Would you believe that for most countries, rice constitutes 70% of human calorie intake? Yes, though some of you might bat for wheat, it is a reality that millions of people live on a staple diet of rice. It is part of their diet, culture, and lives.
However, people with diabetes are constantly reminded that their rice consumption is to be blamed. Is this true? Can rice be a part of your diabetic food list? If so, what variety is better?
Including a suitable variety of rice in your diet for diabetes can help you stay on a diet of rice and control your sugar levels at the same time. This is important as more than taking medicines, you need to know how to control diabetes at home with diet.
Varieties of Rice
It might come as a surprise to you that there are more than 40,000 varieties of rice cultivated by people all over the world. In fact, each state in India has numerous varieties each with distinct grain size and taste. Here are a few popular rice varieties:
- Basmati rice
- Black rice
- Jasmine rice-
- Brown rice
- Matta or rosematta rice
- Parboiled rice
- Sticky or glutinous rice
- Red rice
- Wild rice
- Broken rice
- White rice
While varieties of white rice like masuri, and sona masuri in the names of BPT and HMT are consumed by most Indians, these varieties are polished; however, unpolished versions are also available.
Can people with diabetes consume rice?
Let’s first bust some myths. Due to the starch and carbohydrate content, it is thought that eating rice increases your blood sugar levels and so it should not be included in a diabetes diet plan.
This is not true. You can eat rice. If you consider the nutritional profile of rice, you would understand why rice should be a part of your diet for diabetes.
Nutritional profile of rice
We eat rice not just because it’s soft, tasty, and easy to digest, it’s a high-energy food that is packed with nutrients.
- It is loaded with calories containing around 345 calories for every 100 grams.
- It is cholesterol free
- It’s rich in vitamins and minerals
- It is good for promoting good gut bacteria
- Rice contains less sodium and so is better for people with hypertension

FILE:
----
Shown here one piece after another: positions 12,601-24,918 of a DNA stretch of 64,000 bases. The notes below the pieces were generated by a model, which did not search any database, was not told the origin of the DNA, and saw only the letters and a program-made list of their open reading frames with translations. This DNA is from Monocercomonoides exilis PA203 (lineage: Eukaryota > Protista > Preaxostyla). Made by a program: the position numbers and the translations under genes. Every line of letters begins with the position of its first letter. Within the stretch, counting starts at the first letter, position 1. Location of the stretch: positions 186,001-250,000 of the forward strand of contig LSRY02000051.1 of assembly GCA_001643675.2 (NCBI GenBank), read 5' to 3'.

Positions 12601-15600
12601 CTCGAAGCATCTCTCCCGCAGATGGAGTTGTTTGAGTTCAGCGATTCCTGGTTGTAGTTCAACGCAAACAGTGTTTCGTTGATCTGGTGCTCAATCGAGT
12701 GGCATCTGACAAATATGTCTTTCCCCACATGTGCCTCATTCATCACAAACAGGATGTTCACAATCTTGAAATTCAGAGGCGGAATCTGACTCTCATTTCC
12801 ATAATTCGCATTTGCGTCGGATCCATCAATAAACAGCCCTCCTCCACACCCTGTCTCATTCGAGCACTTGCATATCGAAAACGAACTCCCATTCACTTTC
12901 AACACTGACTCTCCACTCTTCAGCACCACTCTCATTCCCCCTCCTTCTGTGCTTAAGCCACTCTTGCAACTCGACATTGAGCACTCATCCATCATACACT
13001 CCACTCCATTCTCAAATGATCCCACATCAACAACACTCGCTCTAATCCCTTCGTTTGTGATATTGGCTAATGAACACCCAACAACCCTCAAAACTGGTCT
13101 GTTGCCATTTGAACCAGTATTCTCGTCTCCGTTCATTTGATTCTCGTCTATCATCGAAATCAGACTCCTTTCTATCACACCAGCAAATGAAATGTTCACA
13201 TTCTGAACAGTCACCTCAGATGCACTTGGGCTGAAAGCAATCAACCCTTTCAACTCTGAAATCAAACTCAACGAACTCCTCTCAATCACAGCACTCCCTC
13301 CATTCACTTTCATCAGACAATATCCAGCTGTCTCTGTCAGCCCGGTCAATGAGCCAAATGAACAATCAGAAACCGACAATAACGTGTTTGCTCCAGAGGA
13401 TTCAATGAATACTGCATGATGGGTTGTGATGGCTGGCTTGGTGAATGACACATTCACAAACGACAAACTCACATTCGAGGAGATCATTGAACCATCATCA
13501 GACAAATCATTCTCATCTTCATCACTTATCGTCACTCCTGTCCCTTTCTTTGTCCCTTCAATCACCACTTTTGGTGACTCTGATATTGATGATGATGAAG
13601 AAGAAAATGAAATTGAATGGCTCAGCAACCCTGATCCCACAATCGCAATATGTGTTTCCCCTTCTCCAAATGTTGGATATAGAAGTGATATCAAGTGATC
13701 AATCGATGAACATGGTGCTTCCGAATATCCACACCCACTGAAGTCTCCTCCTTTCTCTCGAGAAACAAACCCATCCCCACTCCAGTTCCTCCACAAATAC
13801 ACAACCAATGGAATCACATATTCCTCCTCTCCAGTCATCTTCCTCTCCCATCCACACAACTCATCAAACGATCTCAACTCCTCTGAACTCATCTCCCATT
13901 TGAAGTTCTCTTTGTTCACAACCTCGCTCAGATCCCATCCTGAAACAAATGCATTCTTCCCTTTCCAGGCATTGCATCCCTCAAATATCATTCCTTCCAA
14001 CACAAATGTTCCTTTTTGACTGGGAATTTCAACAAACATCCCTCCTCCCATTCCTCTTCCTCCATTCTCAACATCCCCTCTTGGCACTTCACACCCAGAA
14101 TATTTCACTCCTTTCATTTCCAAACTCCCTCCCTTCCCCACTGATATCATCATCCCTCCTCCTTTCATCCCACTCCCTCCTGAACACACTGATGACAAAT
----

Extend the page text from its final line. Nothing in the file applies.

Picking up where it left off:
- It’s full of calcium, potassium, iron, and phosphorus
- Rice contains riboflavin, niacin, thiamine, and other vitamins that prevent certain forms of cancer, Alzheimer’s disease, and heart disease
While there are numerous benefits of rice, the fact that they are polished or whitened robs this grain of many of its nutrients. In the buffing process that happens in milling, rice loses most of its fiber content. The top layer called the barn layer, which contains most of the nutrients is lost during milling.
Moreover, the glycemic index of white rice (boiled) is around 73 which is very high. A porridge made from rice has a glycemic index of 78. This means that white rice releases sugar into the bloodstream very quickly and increases your post-meal blood sugar levels. That is why white rice should not be a part of your diabetes diet plan.
Best varieties of rice for people with diabetes
Here are some varieties of rice that have lesser glycemic index when compared to white rice. This means they take more time to digest and release sugars into the bloodstream slowly.
|Alternative to white rice||Glycemic Index (boiled)|
|Brown rice||50 to 55|
|Whole grain basmati rice||50 to 52|
|Steamed brown rice||Around 50|
|Red rice||Around 55|
|Black rice||42 to 45|
Whole grain basmati rice is known to have resistant starch, cooper, and magnesium that increases the digestion time and so should be a part of your diabetes diet plan. While lower glycemic index varieties like whole grain basmati rice, black rice, and wild rice are good options to be included in your diabetic food list, the method of cooking might increase the glycemic index drastically.
Home health care – Tips to prepare rice for lower glycemic index
- Cook rice slowly
- Instead of a pressure cooker, use a pan and add more water
- Increase fiber intake while consuming rice
- Add lentils, legumes, leafy vegetables, and spices with rice
- Control portion intake
The amount of rice you need to consume depends upon many factors like your age, physical activity, and your diabetes control. Are you a rice eater wondering how to control diabetes at home? Get a comprehensive diabetes treatment at home with diet, medication, and blood sugar monitoring. Enquire Now.